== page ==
Also by this translator: The Road to Rescue, The King of Corsica, House of Childhood
Reading Group Guide
1. Ludwig Rubin says that he, his wife, and their son Gustav are “Siamese triplets, attached at the head and the genitals. And behind us, the dead.” (Page 98) Ludwig says they are different from others because they have no other family and both he and his wife feel embarrassed and ashamed to be alive, after much of their family died during World War II. Do you believe this justifies the smothering nature of their relationship?
2. Water repeats in Crossing the Hudson - the family baths, the beloved game played by father and son of throwing something in a stream and watching its journey. How does the bizarre fatherbody floating in the Hudson fit into this motif? Does it make psychological sense?
3. Gustavs mother seems to take a sadistic satisfaction in putting down her son in every way, pretending not to recognize him as her son once when he was a child and giggling as she lists what she sees as his unattractive physical qualities. Do you think Gustavs intense attachment to such a mother is masochistic? Do you think they love each other? What is the nature of their love?
4. The theme of the bridge goes throughout Crossing the Hudson, from the grandfathers fear of crossing bridges, to Gustavs love of bridges and his role as a bridge between his parents, the improvised lecture on the history of the bridges, the pilots feelings about the Tappan Zee. What are the varied meanings of the bridge in Crossing the Hudson?
5. Jewish guilt has famously been seen in a positive way as a strong sense of responsibility for others and the world and in a negative, if humorous way, as neurotic self-absorption. How do you think guilt of this kind and others plays out in the Rubin family?
6. How do you perceive Gustavs choice to become an orthodox Jew? What might have been his motivations?
7. How do the eccentric characters they meet on the bridge provide comic relief, and serve as a counterpoint to Gustavs mother?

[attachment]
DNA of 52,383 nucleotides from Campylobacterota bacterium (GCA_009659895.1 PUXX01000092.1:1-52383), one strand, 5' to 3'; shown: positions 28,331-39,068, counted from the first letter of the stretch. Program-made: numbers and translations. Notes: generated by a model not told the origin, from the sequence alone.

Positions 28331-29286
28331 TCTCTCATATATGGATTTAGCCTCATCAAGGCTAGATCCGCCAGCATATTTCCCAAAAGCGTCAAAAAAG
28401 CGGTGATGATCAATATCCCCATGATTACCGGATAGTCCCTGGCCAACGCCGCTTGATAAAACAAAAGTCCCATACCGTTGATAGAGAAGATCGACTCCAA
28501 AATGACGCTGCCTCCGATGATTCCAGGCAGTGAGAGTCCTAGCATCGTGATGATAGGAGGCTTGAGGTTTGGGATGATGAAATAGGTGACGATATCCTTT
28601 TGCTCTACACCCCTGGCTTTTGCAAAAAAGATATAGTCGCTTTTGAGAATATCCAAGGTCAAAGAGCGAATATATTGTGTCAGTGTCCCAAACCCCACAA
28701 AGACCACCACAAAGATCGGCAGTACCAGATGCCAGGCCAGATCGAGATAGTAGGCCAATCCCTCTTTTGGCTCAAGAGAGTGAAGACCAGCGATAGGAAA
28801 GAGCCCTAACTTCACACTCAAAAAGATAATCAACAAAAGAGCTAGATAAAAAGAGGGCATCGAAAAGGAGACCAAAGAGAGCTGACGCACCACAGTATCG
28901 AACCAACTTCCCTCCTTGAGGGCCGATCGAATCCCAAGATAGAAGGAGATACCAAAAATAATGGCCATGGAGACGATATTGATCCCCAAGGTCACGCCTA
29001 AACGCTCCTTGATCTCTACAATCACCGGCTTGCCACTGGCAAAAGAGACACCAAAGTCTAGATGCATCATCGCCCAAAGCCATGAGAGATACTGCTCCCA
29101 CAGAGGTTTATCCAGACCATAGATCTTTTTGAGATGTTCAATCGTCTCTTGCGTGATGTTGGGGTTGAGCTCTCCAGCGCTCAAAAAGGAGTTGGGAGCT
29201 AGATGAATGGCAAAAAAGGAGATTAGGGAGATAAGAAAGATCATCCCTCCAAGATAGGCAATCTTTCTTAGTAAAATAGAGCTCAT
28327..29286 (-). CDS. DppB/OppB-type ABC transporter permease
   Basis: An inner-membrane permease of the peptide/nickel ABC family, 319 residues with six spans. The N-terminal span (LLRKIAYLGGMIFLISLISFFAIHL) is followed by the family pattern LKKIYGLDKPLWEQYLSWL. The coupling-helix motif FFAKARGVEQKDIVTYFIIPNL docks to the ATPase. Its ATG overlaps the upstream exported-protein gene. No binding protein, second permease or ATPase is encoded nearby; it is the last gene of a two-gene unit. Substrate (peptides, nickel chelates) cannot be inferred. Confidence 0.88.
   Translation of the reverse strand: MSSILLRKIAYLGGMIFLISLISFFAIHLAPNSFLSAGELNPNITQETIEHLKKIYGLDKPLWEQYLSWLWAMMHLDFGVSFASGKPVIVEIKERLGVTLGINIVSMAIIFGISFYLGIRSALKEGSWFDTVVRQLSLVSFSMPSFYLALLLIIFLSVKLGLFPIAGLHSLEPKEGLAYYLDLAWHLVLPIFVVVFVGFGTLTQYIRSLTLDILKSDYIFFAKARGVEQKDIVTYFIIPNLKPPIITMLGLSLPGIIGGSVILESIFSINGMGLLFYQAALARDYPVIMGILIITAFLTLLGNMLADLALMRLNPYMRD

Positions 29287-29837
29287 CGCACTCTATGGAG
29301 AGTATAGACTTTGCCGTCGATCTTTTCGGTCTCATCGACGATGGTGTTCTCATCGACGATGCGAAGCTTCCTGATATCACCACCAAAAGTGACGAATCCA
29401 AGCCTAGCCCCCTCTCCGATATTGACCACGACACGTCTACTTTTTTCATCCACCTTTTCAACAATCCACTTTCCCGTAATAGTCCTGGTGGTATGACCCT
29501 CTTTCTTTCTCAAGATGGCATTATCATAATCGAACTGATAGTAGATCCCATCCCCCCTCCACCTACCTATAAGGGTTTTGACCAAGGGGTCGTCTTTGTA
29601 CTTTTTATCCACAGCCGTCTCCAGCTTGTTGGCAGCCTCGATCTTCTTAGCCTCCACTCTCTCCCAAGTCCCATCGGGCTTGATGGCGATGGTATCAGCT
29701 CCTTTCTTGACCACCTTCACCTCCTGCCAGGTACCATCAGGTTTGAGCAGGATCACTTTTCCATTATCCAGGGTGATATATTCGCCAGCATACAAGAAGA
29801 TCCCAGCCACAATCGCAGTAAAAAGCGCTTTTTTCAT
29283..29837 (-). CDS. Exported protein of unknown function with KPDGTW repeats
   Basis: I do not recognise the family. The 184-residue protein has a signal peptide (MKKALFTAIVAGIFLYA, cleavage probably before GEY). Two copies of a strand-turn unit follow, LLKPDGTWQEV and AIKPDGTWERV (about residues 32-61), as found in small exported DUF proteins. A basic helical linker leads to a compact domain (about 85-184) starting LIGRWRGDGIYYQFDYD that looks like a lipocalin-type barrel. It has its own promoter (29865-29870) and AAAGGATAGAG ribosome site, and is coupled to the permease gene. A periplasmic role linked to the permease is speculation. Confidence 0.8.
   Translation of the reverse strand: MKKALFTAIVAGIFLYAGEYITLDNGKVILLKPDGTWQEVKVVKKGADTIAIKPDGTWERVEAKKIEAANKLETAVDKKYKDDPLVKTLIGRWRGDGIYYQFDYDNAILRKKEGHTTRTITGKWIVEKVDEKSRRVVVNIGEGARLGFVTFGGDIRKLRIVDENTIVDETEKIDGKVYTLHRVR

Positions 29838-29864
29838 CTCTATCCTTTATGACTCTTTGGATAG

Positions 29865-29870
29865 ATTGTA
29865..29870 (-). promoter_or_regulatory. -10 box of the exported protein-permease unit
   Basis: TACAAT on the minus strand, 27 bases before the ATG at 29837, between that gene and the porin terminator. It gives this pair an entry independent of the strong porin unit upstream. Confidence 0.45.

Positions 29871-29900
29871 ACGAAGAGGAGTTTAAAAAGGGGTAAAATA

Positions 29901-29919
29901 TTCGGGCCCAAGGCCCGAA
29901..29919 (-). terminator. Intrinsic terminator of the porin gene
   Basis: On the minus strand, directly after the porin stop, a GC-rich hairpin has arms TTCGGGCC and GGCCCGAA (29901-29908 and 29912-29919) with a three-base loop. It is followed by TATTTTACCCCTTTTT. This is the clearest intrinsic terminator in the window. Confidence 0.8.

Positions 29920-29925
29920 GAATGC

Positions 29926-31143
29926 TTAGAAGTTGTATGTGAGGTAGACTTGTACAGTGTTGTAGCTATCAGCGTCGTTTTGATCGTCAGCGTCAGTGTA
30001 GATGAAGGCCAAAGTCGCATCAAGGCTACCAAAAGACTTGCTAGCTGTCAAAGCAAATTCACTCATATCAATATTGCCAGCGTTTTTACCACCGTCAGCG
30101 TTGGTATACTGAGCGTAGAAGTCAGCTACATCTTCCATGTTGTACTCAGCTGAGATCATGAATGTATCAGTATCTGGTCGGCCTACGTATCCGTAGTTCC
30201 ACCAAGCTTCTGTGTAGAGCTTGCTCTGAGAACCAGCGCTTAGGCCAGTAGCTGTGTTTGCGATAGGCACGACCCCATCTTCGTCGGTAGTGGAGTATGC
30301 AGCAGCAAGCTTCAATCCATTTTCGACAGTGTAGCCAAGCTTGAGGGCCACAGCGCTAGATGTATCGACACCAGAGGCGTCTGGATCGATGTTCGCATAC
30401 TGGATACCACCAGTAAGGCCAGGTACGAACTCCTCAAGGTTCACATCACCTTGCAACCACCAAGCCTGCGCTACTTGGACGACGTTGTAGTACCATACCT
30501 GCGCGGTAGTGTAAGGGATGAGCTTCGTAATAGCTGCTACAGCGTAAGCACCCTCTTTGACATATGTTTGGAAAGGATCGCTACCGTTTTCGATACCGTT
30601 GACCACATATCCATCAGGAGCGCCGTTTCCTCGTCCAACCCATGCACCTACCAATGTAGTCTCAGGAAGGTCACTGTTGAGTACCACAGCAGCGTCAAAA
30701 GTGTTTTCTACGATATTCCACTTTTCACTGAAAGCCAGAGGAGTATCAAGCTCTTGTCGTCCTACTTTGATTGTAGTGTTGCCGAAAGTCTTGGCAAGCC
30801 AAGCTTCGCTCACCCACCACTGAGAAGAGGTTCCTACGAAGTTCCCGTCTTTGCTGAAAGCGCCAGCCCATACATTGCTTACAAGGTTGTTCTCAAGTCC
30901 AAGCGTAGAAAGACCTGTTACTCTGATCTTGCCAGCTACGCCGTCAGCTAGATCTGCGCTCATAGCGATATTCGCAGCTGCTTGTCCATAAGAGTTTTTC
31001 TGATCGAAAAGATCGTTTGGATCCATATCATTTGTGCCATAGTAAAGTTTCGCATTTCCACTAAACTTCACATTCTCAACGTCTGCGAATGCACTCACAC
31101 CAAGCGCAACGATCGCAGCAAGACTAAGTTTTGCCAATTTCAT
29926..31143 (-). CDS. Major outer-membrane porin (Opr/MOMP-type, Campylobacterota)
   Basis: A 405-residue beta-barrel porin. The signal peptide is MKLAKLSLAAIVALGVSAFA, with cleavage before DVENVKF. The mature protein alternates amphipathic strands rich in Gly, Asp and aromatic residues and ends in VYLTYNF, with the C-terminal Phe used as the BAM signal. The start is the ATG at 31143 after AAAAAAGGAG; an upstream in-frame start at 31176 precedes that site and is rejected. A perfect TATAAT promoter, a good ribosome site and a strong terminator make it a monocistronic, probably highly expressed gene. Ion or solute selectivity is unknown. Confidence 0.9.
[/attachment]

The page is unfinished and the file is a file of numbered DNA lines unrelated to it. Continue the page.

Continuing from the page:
8. How do Ludwig and his wifes descriptions of their marriage differ? Gustavs mother insists that no one had a marriage like theirs, certainly not Gustav and his wife. Do you think Gustav had a chance to have a successful marriage? Do you think he played a role in keeping his parents together?
9. Ludwig is horrified at his sons choice of commerce over academic life, and lists what he considers to be the terrible professional choices of the children of numerous famous intellectual European émigrés. Ludwig states, “No one knows about this, but Jean Amerys illegitimate daughter became a pedicurist. No wonder he committed suicide.” (Page 36) What do you think about the abyss in values between these generations?
10. Gustav says, “Whoever hasnt slugged it out with his father, whoever has failed to defend himself will feel weak, incomplete, unmanly the rest of his life.” (Page 140) Do you think a son must rebel against his father to become a man?
11. Why is the airline pilot so extremely captivating to both Gustav and his usually very critical mother? How do she and her mother contrast to the two of them?
12. Do you think Gustav will be able to leave his father (and his mother) psychologically and save his life? How does the last image of his breaking away from his father strike you? What do you make of the last line of the book?
13. Do you find Crossing the Hudson comic? Which aspects of it were particularly amusing? What other tones make up the novel?